The Midwest has long watched — and worried about — the diluting of its political power in Washington thanks to shifts in the nation’s population. A region that once held about one-third of the nation’s House seats, it has lost them in every decade since 1920. By the time a new Congress arrives in 2013, the Midwest is expected to hold a little more than one-fifth of the seats, according to an analysis by Eric J. Ostermeier of the Humphrey Institute of Public Affairs at the University of Minnesota. (That compares to estimates of 24.4 percent of seats held by the West, 35.9 by the South and 18.2 percent by the Northeast).

In a way, Midwestern leaders say, there is little they can do. The allotment of congressional seats is based on census counts of the states, and the population has, over decades, grown in the West and South, to the relative misery of the East Coast and Midwest. This year, Midwestern states went to great lengths to secure some of the highest participation rates in filling out census forms, but that was apparently not enough to affect the larger trend.

A final 2010 population count of each state will be presented to President Barack Obama on Dec. 31, and until then any predictions about congressional seats lost and gained are based on census data from 2009 and demographic data from private companies. Particularly because of the nation’s economic and housing turmoil and because earlier data does not include deployed members of the military, experts say, some of the early predictions may prove to be wrong this time around; as late as Sunday, Election Data Services, a company that analyzes such trends, issued slightly revised predictions: that Missouri (and not Minnesota) might lose a seat and that New York might lose two (not just one) while Florida might gain two.

"The economic upheaval makes this exercise more unpredictable than it’s ever been," said Tim Storey, a senior fellow at the National Conference of State Legislatures, who was over the weekend conducting a training seminar in Providence, R.I., for 250 state lawmakers from around the country on drawing new maps and, if need be, shrinking the number of House districts.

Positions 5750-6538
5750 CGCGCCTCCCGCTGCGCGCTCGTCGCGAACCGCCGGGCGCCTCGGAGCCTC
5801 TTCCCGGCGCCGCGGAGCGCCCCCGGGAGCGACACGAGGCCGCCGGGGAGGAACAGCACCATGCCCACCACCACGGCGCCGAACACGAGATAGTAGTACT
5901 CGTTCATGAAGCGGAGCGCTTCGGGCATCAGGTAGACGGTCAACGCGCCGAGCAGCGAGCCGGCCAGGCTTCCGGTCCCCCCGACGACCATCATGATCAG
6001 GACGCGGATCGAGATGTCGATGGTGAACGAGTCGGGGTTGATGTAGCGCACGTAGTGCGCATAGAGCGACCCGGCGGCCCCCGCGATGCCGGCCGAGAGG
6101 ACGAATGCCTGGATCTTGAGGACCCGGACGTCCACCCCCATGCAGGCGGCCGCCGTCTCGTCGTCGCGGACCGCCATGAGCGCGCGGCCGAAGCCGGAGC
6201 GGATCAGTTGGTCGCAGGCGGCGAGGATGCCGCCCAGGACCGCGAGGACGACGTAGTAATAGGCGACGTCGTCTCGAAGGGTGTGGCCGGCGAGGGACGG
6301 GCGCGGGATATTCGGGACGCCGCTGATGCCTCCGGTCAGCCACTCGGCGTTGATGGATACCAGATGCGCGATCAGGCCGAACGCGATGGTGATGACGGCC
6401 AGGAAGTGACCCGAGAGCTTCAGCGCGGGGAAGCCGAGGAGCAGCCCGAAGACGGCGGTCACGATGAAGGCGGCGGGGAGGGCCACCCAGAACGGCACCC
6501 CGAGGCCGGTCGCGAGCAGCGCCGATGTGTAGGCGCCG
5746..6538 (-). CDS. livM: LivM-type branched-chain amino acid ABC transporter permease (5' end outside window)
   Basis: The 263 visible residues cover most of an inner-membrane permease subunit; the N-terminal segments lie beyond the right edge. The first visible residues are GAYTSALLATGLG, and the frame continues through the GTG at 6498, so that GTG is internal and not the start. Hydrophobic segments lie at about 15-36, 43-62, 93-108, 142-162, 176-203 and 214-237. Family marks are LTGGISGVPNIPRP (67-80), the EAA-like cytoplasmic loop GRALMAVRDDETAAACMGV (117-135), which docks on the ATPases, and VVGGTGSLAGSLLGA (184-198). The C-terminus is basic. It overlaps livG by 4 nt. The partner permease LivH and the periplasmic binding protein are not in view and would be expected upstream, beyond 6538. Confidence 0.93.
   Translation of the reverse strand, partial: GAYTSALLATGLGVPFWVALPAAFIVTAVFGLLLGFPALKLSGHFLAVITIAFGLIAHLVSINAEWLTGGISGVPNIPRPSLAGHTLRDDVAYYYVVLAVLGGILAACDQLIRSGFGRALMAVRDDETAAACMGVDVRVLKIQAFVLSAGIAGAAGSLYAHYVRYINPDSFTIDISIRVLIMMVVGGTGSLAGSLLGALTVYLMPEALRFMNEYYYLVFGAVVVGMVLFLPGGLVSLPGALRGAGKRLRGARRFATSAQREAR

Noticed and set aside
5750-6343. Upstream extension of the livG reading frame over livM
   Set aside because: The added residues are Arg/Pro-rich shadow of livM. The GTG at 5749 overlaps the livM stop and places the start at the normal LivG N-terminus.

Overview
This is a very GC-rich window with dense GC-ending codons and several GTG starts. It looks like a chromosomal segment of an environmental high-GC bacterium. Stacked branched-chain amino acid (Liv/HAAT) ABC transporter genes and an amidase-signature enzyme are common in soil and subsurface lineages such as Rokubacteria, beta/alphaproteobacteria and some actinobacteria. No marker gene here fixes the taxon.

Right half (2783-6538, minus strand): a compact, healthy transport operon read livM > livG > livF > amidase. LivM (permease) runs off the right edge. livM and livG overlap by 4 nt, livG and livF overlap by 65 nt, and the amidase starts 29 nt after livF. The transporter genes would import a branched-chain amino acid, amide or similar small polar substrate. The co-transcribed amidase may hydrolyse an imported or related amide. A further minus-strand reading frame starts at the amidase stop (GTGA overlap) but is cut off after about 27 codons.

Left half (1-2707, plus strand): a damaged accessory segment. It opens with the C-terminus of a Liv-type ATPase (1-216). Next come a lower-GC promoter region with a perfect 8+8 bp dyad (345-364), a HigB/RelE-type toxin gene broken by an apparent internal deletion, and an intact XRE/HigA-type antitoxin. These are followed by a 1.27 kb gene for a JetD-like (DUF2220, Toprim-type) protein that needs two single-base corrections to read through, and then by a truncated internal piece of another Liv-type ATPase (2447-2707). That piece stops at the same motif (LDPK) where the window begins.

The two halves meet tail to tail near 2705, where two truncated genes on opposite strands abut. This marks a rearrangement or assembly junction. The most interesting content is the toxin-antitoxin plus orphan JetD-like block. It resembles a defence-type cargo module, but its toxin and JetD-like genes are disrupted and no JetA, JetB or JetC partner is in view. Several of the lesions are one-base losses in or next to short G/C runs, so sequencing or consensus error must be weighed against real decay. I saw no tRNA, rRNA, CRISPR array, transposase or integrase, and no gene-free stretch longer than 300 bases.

Still, some of the broad trends are clear, the experts say. The expected winners: Arizona, Florida, Georgia, Nevada, South Carolina, Texas, Utah and Washington. The likely losers: Louisiana; East Coast states like Massachusetts, New Jersey, New York and Pennsylvania; and a chunk across the Midwest. (Ohio, in fact, is predicted by two analysts to lose two House seats.)

"This is all going to be pretty painful," said J. Thomas Wolfe, executive director of the Northeast-Midwest Institute, a group that was formed in the mid-1970s when it became clear that other regions were growing in size — and political influence.

So the cold-weather manufacturing states teamed up, its leaders creating the institute and coalitions in the Senate and the House, which press for the causes of 18 states from Maine to Iowa.

For the moment, the Midwest may have some benefits overlooked in any new census figures or House count: a president from here and, for a chunk of Midwestern states, crucial status as battlegrounds in presidential election fights. Still, the signs are worrisome, Wolfe said. At its creation, the Northeast-Midwest House group included 218 seats; that number has shrunk to 174 and more will likely go lower in 2012.

"The benefit of trying to work things through a caucus or a coalition is hard," Wolfe said, "if the coalition is ebbing away."